Preparing special educators who are knowledgeable about evidence-based interventions for teaching reading to students with reading difficulties and who are capable of using curriculum-based assessments to monitor student progress and differentiate interventions is vital to the success of current school reform efforts. The primary purpose of this exploratory study was to examine the effect of tutoring and using assessment to monitor the progress of struggling readers on preservice teachers’ (PSTs’) knowledge and preparedness to teach reading. Also of interest was whether reading scores of tutored students improved. PSTs (n = 18) in an undergraduate reading methods course tutored at-risk second graders using an evidence-based intervention and monitored students’ progress weekly. PSTs made significant growth on a measure of teacher knowledge about the structure of language and on a survey of their preparedness to teach reading. A qualitative analysis of PSTs’ weekly reflections and final reports revealed that the majority used curriculum-based assessment data to describe students’ response to tutoring and were beginning to use that data to make instructional decisions. On average, tutored students improved reading fluency, but did not demonstrate significant growth in reading relative to national norms. Implications and limitations of the study are described and directions for future research are discussed.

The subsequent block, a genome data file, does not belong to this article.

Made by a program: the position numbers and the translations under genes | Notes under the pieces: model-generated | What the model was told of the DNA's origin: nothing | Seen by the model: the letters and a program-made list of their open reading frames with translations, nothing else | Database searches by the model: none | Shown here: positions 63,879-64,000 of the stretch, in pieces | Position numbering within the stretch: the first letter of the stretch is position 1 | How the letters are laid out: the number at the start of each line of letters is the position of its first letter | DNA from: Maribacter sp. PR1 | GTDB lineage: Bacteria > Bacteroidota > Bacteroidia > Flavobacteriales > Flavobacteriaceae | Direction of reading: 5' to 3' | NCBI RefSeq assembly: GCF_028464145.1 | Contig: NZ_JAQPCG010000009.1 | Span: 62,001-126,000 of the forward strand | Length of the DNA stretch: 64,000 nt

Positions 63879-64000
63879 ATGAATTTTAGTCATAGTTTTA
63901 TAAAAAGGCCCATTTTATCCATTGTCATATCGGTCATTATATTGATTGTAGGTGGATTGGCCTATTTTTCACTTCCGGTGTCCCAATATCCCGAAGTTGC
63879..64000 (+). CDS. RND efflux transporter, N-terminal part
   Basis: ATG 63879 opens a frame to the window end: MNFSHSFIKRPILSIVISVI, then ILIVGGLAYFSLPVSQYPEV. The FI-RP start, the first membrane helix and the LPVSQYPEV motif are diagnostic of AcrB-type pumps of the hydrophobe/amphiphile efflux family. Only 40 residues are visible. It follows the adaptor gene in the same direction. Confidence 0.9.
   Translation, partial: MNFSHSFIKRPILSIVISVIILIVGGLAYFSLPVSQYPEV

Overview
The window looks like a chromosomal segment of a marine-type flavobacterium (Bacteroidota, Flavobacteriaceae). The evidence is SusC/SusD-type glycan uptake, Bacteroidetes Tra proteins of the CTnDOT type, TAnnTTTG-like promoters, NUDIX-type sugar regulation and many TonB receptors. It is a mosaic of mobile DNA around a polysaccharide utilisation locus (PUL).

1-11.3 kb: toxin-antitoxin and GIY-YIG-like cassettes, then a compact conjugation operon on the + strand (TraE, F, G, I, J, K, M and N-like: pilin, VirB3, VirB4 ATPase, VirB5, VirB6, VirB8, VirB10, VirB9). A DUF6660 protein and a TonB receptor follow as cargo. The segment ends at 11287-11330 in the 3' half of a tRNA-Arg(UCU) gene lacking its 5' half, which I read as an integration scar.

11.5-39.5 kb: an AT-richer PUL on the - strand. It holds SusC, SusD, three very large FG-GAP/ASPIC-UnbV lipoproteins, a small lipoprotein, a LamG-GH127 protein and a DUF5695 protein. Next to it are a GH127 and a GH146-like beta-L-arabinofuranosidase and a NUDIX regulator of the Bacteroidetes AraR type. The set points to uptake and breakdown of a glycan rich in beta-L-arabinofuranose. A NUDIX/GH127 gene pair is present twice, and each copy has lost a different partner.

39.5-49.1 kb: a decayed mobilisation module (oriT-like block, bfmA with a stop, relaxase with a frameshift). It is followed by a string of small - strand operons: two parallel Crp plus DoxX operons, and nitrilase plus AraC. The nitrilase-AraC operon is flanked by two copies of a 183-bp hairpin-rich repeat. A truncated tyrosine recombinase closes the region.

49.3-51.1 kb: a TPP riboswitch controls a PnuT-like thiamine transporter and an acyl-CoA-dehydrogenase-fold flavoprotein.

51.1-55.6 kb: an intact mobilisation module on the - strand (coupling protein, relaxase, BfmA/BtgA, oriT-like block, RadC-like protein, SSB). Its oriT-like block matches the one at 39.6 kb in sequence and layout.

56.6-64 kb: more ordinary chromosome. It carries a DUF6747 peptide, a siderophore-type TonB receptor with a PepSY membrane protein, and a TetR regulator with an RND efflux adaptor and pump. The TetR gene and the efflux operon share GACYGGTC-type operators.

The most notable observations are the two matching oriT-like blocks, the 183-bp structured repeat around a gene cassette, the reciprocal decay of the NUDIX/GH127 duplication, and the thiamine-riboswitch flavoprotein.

Reading and Writing – Springer Journals
Published: Jun 12, 2007
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